Parasite Control & Prevention

Year-round parasite prevention is essential to protect your pet from internal & external parasites.

Fleas, ticks, lice, roundworms, heartworms, lungworms, and more. These creatures may be small in size, but the danger they can cause to your furry friends is quite significant. Did you know that fleas can jump 30,000 times in a row without stopping? Or that ticks can consume 100 times their weight in blood? Parasites are truly cunning things. Fortunately, all it takes is preventative medications and treatments to ensure your pet is protected. There are many options available from oral pills, to topical medications, and more.

How often should my pet get parasite control?

Frequency will depend on the specific dosing requirements of the treatment you choose. Some medications need to be taken once every month, while others need to only be taken once every two months. To learn about the specific requirements for your furry family member’s parasite control, simply call us at 519-307-2510. We well also help you stay on top of their schedule by sending you reminders all throughout the year.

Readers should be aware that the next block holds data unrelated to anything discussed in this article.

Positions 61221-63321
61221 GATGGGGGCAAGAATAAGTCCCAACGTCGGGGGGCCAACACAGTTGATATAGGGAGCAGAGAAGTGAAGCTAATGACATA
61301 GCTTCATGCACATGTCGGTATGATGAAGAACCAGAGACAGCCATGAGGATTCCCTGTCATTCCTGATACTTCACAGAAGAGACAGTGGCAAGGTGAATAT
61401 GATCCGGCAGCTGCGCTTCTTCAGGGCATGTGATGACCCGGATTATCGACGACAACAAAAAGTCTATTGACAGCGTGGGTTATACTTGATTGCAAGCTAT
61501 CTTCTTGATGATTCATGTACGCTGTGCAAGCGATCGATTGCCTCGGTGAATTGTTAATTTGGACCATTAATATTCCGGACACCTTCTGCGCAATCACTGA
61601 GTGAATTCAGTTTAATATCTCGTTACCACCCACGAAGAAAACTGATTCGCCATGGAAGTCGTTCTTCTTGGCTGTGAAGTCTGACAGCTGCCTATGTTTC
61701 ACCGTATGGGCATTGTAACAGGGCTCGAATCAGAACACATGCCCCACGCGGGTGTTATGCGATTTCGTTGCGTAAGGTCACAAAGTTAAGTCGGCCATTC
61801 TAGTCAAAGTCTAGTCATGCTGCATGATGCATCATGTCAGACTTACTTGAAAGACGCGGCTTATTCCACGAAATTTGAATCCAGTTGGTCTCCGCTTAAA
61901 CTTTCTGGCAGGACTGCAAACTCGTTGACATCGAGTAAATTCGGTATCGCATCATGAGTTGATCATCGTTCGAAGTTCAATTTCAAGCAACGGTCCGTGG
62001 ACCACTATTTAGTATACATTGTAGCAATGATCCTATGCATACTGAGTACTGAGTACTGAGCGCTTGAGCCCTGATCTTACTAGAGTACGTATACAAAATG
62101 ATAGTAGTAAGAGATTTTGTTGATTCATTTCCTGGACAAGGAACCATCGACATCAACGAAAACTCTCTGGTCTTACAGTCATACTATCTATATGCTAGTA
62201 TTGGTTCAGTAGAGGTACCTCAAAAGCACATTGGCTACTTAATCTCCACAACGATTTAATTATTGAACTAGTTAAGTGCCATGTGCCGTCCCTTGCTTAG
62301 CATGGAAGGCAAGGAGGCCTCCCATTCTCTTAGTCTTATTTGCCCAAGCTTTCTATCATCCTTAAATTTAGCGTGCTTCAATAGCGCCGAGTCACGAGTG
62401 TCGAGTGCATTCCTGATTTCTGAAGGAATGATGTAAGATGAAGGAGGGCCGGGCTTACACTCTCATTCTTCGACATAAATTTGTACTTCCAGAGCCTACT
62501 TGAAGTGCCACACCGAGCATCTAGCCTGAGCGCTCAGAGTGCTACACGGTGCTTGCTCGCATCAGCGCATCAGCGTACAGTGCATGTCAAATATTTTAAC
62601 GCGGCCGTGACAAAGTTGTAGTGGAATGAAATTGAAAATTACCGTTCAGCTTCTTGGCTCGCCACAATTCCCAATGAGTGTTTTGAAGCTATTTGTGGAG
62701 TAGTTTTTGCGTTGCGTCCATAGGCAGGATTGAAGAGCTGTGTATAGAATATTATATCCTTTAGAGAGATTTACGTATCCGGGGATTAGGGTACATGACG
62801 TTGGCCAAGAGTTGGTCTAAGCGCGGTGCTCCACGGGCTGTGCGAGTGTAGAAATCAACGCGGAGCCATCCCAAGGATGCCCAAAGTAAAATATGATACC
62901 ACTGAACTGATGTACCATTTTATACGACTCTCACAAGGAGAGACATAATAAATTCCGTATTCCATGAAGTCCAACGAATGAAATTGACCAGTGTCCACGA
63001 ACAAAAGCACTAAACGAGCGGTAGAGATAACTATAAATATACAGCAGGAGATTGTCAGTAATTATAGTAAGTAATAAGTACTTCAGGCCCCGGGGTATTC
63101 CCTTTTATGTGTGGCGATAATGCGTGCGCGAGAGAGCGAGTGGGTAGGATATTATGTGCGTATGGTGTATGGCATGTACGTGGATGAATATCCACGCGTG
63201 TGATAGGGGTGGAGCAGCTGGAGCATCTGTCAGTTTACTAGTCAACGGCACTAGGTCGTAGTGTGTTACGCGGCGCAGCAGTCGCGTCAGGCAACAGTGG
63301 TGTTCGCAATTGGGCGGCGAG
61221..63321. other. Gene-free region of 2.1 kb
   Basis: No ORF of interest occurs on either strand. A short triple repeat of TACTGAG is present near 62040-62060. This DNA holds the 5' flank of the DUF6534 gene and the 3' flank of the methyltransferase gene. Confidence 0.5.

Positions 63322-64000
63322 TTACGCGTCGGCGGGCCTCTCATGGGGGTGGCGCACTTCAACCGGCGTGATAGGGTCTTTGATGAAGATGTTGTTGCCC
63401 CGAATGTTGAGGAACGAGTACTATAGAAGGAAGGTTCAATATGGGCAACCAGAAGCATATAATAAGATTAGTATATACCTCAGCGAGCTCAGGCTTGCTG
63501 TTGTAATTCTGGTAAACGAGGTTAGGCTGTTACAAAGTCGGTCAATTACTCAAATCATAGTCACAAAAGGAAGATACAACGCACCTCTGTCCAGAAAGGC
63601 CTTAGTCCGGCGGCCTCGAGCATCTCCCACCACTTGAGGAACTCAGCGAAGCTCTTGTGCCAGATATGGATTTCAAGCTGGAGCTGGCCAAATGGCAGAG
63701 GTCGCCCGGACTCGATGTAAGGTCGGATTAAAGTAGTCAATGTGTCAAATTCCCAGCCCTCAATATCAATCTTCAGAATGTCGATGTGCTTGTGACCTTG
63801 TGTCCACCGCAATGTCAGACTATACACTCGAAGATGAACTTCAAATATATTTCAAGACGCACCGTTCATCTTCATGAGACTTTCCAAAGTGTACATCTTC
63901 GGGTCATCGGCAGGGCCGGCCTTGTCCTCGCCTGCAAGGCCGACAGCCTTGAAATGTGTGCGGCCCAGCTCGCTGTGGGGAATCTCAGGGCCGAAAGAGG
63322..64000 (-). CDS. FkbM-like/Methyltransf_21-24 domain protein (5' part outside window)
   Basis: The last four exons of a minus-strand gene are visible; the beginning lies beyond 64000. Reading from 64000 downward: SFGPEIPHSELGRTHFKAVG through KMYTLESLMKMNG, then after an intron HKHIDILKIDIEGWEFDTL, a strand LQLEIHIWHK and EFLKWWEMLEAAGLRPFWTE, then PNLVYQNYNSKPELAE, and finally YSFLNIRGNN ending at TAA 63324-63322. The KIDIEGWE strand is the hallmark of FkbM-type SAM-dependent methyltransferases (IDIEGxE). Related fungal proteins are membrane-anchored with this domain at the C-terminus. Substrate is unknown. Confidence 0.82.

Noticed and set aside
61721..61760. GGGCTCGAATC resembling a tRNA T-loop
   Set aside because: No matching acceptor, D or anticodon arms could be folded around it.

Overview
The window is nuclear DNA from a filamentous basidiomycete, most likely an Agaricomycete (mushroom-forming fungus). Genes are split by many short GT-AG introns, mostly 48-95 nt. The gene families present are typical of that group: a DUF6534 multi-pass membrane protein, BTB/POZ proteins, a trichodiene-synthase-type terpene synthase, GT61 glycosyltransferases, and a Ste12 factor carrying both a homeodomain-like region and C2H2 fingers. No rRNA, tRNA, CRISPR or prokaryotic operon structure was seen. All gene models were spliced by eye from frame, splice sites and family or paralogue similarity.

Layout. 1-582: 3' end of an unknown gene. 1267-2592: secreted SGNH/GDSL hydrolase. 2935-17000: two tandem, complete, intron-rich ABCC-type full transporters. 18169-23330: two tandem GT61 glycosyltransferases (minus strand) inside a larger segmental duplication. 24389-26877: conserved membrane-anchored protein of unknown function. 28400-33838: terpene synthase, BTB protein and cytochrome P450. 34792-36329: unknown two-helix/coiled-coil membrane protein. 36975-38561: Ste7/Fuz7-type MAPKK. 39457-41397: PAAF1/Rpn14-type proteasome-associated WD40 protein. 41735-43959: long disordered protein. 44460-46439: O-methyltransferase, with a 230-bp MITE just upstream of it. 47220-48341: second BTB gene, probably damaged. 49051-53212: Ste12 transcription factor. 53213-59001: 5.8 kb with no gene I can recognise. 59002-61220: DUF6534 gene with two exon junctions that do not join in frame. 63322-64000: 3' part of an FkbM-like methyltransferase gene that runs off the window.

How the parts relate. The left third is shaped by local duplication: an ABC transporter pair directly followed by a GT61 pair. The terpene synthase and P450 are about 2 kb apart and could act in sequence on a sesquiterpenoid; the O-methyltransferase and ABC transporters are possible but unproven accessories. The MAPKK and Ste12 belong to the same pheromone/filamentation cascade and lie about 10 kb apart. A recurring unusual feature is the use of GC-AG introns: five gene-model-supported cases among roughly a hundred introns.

Do pets need parasite control in the winter?

Absolutely. Your pet can still be infected with parasites at the groomers, doggy/cat daycare, as well as from other pets and creatures that enter your home. Many types of parasites can survive and reproduce in the winter season, especially once they have infiltrated your indoor living space. For example, fleas eggs can survive and hatch in the colder months – and with fleas laying up to 2,000 eggs at a time, leaving your pet unprotected can cause you a lot of trouble.

How do I know which formulation or brand of parasite control is right for my pet?

All of our furry family members need protection, but the type of protection they need will depend on their specific lifestyle. During a consultation with your veterinarian here at Fifth Avenue Veterinary Clinic, you will be given a parasite control plan tailored for your pet’s needs. Some of the questions you can consider during this process are:

  • Do you have children or any immunocompromised people in your household?
  • Does your pet spend a lot of time outdoors or with other pets and people (e.g. hunting dogs, show dogs, therapy dogs, barn cats)?
  • Is your pet mostly indoors?
  • Does your pet prefer oral pills or topical creams?
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